Posted by: adoseofliberty | September 11, 2009

(Too Much) Cash For Clunkers

A Brief Financial Analysis

After the never-ending flood of news pieces and commentary on the wild “success” of the Cash for Clunkers program, officially known as the Consumer Assistance to Recycle and Save Act, or CARS, I decided to investigate the details of the report and offer a rough mathematical analysis of the results.

According to the CARS program statistics report dated August 26, 2009:

Dealer Transactions
Number Submitted:  690,114
Dollar Value:  $2,877.9M

New vehicles Mileage:  24.9 MPG
Trade-in Mileage:  15.8 MPG
Overall increase:  9.2 MPG, or a 58% improvement

For our calculations, which will be based on a period of one year, the EPA states that “12,000 miles per vehicle is used as a rough estimate for calculating the greenhouse gas emissions from a typical passenger vehicle.”

Rounding these numbers (and actually increasing the amount of mileage improvement) to simplify our calculations, we get the following:

  • A vehicle rated at 15 mpg and 12,000 miles per year uses 800 gallons of gasoline each year
  • A vehicle rated at 25 mpg and 12,000 miles per year uses 480 gallons of gasoline each year

Hence, the average “clunker” transaction theoretically reduces U.S. gasoline consumption by 320 gallons per year.

The report states that approximately 700,000 vehicles were submitted in the program which results in a reduction of (320 gallons per year x 700,000 vehicles) = 224 million gallons per year.

Based on an estimate of about 20 gallons of gasoline per barrel of crude oil, that equates to about (224 millions gallons / 20 gallons per barrel) = 11 million barrels of oil.

For some perspective, the U.S. consumes about 20 million barrels per day (bbl/d) of petroleum and about 9 million bbl/d of motor gasoline, so this is about 1/2 of a single day’s oil consumption, and approximately a single day’s gasoline consumption.

Crude oil has been averaging around $60 per barrel over the past year according to the Wall Street Journal.

Hence, 11 million barrels of oil equates to about $660 million dollars at $60/bbl.

From the CARS report, the program cost approximately $3 billion.

So from a purely financial perspective, $3 billion dollars of U.S. taxpayer money was spent to save $660 million dollars in gasoline.

The Green Aspect

To be fair, the other “benefit” in this cost-benefit analysis is the carbon footprint savings.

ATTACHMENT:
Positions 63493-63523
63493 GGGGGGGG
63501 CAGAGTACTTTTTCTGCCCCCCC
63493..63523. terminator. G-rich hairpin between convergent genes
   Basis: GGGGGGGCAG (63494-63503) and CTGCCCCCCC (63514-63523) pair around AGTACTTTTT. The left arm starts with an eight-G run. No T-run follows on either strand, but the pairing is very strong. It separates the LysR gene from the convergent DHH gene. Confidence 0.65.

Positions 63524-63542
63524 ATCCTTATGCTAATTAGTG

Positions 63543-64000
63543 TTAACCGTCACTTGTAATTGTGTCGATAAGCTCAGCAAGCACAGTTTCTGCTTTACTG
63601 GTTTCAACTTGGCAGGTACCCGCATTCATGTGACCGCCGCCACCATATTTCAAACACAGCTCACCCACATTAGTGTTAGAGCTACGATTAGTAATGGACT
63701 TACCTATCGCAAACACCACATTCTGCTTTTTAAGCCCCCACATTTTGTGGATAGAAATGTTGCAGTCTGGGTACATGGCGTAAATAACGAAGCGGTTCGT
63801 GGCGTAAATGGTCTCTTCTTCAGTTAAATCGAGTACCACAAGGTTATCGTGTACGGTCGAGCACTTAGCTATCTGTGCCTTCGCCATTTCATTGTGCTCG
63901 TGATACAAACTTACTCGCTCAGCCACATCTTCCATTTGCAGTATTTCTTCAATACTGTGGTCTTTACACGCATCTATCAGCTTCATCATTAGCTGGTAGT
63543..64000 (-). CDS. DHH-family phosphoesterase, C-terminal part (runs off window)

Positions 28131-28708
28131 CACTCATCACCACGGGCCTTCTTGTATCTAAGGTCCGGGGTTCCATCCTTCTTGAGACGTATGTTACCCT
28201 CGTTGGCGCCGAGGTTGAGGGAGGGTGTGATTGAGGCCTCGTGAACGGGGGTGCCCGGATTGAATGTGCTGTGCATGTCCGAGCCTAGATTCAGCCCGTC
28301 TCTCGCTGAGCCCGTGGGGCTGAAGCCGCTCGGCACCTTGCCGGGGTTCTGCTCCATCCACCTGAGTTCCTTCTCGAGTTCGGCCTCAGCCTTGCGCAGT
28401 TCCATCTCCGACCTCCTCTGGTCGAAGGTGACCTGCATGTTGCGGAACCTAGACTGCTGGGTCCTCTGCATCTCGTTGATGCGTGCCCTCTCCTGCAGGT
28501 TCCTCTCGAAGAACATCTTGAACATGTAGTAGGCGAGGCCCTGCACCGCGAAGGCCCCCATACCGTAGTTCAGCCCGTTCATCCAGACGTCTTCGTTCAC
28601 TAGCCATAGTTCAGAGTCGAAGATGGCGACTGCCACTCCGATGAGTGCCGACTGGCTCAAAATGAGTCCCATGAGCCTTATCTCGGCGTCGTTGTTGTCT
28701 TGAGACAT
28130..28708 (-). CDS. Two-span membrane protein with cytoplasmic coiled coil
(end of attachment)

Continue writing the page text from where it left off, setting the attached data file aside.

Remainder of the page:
According to http://www.whatsmycarbonfootprint.com/faq.htm, 19.564 pounds of carbon dioxide, CO2, are emitted per gallon of gasoline.

Hence a reduction of a total of 224 million gallons of gasoline would mean 4.4 billion pounds of CO2 “saved” in one year.

Based on PG&E’s assumptions, the Average American emits 32,607 pounds of CO2 for “Energy and Vehicle Use” per year. Multiply this by the approximately 300 million U.S. residents and we arrive at 9.8 trillion pounds of CO2 emitted by the U.S. population in one year.

So on an annualized basis, “saving” 4.4 billion pounds of CO2 translates to a relative improvement of ((4.4 billion / 9.8 trillion) * 100%)  =  0.045%.

In other words, half of a hundredth of a percent of energy and vehicle CO2 emissions were “saved” at the cost of ($3 billion – $660 million) = $2.3 billion.

Who Needs Efficiency?

For those who are not appalled at this result, we can compare this form of “carbon offsetting” (actually, the CO2 is never emitted so it is technically more “pure” in terms of environmental savings) done by Uncle Sam to the offsetting services offered by the private industry.

The government CARS program reduces emissions at the cost of approximately ($2.3 billion / 4.4 billion pounds) = 52 cents per pound of CO2.

The average cost of carbon offsetting via private companies is roughly $10 per metric ton of CO2.

There are 2204 pounds per metric ton so a cost of $10 per metric ton is ($10 / 2204 pounds/metric ton) = 0.0045 dollars or about half of a cent per pound of CO2.

Hence, for these folks who participated in the program, it could have cost them a per-pound rate of about 0.45 cents if they individually did their own carbon offsetting, compared to the rate of 52 cents per pound done by the U.S. government.  For anyone who doubts the “efficiency” of government, this is a prime example of how our brilliant leaders somehow manage to produce the same results at 116 times the normal market cost.

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Responses

  1. […] budget outlook that sends the national debt to unprecedented levels?  Does anyone remember the wildly “successful” cash-for-clunkers?  Or the “stimulus” bill that did what exactly?  Oh yeah, lose money and create jobs […]


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